|Written by Tim Lucarelli|
|Sunday, 22 May 2011 13:57|
Last season, the Sedin-Sedin-Burrows line was the most productive in the NHL with 120 points. Even fans in Toronto might not have realized that the next most productive line in the NHL was Kulemin-Grabovski-MacArthur with 110. This Toronto trio beat out some of the more famous trios such as Lucic-Krejci-Horton (107), Ryan-Getzlaf-Perry, and (105) Hartnell-Briere-Leino (91). The leading goal scorer from this Toronto line was none other than the number 44 overall selection in the 2006 entry draft, Nikolai Kulemin.
The year Kulemin was drafted was just after his rookie season in Metallurg of the Russian Super League. Evgeni Malkin led the team in scoring that year and Kulemin managed only 13 points in 31 games. After Malkin’s departure, Kulemin broke out and scored 27 goals, which tied him for third most in the RSL. Kulemin was still only 20 years old, but was establishing himself as a goal scorer in one of the toughest Russian leagues. In 13 playoff games that year, he’d score nine goals.
After one more season for Metallurg, Kulemin was ready to cross the pond. He skated only five games with the Toronto Marlies before sticking with the Leafs. In the 73 NHL games he saw, Kulemin scored 31 points, good enough for ninth best on his team.
In Russia, Kulemin played a one-dimensional game which was all about goal scoring. That year he scored nine goals in 13 playoff games? He was only able to manage one assist. In North America, that style of play wouldn’t get him very far, so he worked on adjusting, and in 2009-10 Kulemin strung together a 16-20-36 season in 78 games played.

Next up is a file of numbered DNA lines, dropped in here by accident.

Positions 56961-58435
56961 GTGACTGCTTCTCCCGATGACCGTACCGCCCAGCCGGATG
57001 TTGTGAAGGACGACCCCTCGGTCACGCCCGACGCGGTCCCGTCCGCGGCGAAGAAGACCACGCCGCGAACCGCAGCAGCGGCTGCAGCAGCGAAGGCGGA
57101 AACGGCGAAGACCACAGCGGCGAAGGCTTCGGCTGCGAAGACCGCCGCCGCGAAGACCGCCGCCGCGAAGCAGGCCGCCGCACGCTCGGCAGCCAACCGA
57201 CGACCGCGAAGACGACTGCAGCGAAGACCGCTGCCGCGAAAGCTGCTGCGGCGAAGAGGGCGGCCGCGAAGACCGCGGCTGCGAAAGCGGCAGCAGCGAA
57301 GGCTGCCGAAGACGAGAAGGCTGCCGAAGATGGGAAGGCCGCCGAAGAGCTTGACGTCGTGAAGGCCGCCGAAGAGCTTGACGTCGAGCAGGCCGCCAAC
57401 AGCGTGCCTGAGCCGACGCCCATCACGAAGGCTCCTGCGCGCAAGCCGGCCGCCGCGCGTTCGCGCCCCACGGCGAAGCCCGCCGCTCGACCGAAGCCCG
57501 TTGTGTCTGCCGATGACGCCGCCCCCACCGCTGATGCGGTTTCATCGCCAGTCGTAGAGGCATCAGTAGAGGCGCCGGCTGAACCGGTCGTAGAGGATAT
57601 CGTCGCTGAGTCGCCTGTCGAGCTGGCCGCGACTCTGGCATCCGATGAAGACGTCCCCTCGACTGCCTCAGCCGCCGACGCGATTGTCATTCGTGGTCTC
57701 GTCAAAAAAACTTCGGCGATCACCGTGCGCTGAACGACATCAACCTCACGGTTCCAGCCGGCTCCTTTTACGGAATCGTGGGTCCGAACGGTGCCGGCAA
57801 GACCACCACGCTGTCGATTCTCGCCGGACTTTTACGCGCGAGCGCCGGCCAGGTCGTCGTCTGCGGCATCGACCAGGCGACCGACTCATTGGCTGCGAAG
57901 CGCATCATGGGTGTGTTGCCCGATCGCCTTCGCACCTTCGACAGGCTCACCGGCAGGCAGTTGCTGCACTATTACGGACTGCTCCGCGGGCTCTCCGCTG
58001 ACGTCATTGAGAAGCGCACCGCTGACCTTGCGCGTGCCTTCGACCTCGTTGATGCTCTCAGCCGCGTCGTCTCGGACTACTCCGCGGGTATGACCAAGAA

This is significant for two reasons. The first is that Kulemin shows for the second year in a row that he can play the majority of the NHL season without missing major time to injury. For fantasy owners, this information is quite valuable. Second, this marked the first time in Kulemin’s career since his rookie campaign with Metallurg that he tallied more assists than goals.
In 2010-11, Kulemin broke out, scoring 30 goals and 57 points. Nikolai was showing significant progress and his line’s production was a major reason why the Maple Leafs were pushing for a postseason berth toward the end of the year. Mikhail Grabovski is signed for next season, but a major catalyst on this line, Clarke MacArthur, is looking for his extension. If Toronto can keep this line intact for next season, fantasy owners and Leafs fans should certainly be rejoicing.
Kulemin fills out a 6’1” 220 lb. frame quite nicely and as a result is very strong in front of the net. Nikolai is great at picking up scraps and finding creative ways of scoring down low, but also carries a very accurate shot from the perimeter. If Kulemin has a clear look, more often than not he’ll find a way to hit the twine. With that being said, MacArthur is a key component to this line. MacArthur had truckloads of confidence this past season and displayed great hands on a number of occasions. MacArthur is often the one creating the space for Grabovski or Kulemin, so his contract for the coming season will have a major impact on the output for the other two members of his line.
With JS Giguere’s contract expiring and the team likely moving in another direction, the Maple Leafs will have $6 million to re-allocate. How much of this money will be available for current players like MacArthur will likely depend on which direction they decide to take in goal. Will it be James Reimer (also a free agent) or Jonas Gustavsson or will they look for outside help? Whichever direction they go, I believe the odds are strong that the Leafs will re-sign MacArthur, who scored the second most points on the team.
With Kulemin’s line intact for the coming season, we should see a slight increase from his production last season. Don’t expect 70 points out of him, but 30-35 goals and 65 points is right about where he should be. If your league counts hits, you might want to know that Kulemin also had 101 hits last year, which put him in company with Jarome Iginla and Mike Richards. In most leagues, left wing is the toughest position to acquire, so Kulemin may be a perfect depth addition in 2011-12.
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|Last Updated on Monday, 23 May 2011 13:20|